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Most resorts install their sensors during the summer when
the area is easy to access. Deploying the sensors over a larger
area provides a better picture of the entire resort. With this
information, artificial snow is easier to produce and steer,
making it more cost-effective to manage snowmaking.
Height of snow
Ryan Evanczyk, director of snow safety at Arapahoe Basin
(A-Basin) Ski Patrol, says his team measures snow depth or
“height of snow” (HS) in two ways. They have an SR50A so-nar
from Campbell Scientific that measures snow depth, and
they manually measure HS by physically going to one of three
weather stations each day to look at a large snow stake with
inch and centimeter increments.
A-Basin also has a snow stake that measures HS during
storms which is not touched until the storm is over. This also
helps the team track snow settlement over time.
“This is helpful for long-term operations planning as well as
daily or short-term operations,” said Evanczyk. “In order to
make daily operational decisions regarding terrain or mitiga-tion,
we need to know how much snow we have received in
the last 24 hours, 48 hours or longer, and more importantly,
how much water we have received in that new snow.”
Evanczyk says that to make informed, timely and proper
operational decisions, the team needs to know how much
snow the resort has received, how much water is in the snow
and where the wind distributed it. In addition to wind speed
and direction, they need to know and collect other weather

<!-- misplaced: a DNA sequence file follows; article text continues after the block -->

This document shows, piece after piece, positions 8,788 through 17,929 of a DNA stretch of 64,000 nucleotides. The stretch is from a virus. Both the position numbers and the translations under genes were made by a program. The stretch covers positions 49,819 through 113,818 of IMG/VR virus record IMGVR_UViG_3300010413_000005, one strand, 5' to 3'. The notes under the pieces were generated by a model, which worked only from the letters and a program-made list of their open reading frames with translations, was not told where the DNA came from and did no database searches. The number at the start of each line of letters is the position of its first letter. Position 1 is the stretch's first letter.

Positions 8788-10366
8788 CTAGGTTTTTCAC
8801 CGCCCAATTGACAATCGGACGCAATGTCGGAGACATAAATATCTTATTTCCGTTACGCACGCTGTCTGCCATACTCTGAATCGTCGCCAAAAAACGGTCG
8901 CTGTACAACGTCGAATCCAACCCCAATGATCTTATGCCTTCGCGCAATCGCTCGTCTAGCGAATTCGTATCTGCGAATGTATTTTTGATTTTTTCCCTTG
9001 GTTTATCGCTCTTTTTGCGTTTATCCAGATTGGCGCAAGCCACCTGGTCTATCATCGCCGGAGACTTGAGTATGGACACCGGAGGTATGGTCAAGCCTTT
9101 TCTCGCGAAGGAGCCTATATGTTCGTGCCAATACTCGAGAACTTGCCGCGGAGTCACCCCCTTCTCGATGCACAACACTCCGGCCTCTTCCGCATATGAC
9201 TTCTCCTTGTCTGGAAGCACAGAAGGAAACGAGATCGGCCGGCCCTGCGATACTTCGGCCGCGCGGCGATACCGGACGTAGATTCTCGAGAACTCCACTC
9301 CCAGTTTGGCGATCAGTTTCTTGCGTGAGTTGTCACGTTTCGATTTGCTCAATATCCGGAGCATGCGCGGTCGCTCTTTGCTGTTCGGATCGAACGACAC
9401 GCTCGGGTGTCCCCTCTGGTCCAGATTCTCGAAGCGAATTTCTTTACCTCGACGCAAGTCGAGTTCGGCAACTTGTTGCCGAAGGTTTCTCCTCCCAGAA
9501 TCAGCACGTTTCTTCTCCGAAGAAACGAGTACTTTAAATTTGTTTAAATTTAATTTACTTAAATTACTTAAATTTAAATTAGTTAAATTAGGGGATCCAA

variable trends in the last 24 hours including barometric
pressure trends, relative humidity, ambient temperatures,
long and short wave radiation, snow temperatures at differ-ent
elevations in the snowpack and water movement.
A-Basin has several different measurement devices at its
three weather stations as well as its sonars. By analyzing
the previous 24 hours, or longer, historical trends and look-ing
at the structure of the snowpack, they are able to make
informed decisions and forecast what the avalanche hazard
and related avalanche problems will be in every ski zone on
a daily basis.
“This information is disseminated daily to our ski patrol
staff where it helps us prioritize our day and make informed
decisions,” said Evanczyk. “Our morning weather and ava-lanche
forecast is also distributed to other operational and ad-ministrative
departments allowing them to plan accordingly.”
He says that this information helps staff forecast the
avalanche hazard on a daily basis. Staff also use historical
data to compare previous years against current weather or
avalanche cycle trends. When certain parameters are met,
A-Basin can begin to forecast and predict what will be ob-served.
This data is also passed along to the Colorado Ava-lanche
All of this data collection and sharing is critical to the re-sort’s
success. “It is important for our ski patrol so that we
can make informed and safe decisions about mitigating, trav-eling
and opening or closing avalanche terrain, which ulti-mately
impacts our guests,” said Evanczyk. “Snow also sells
and drives our guests to our ski area. Guests want to know
“In order to make daily
regarding terrain or
mitigation, we need to
know how much snow
we have received in the
last 24 hours, 48 hours
or longer, and more
importantly, how much
water we have received
in that new snow.”
– Ryan Evanczyk, Arapahoe Basin Ski Patrol
14 September 2020 | snowopsmag.com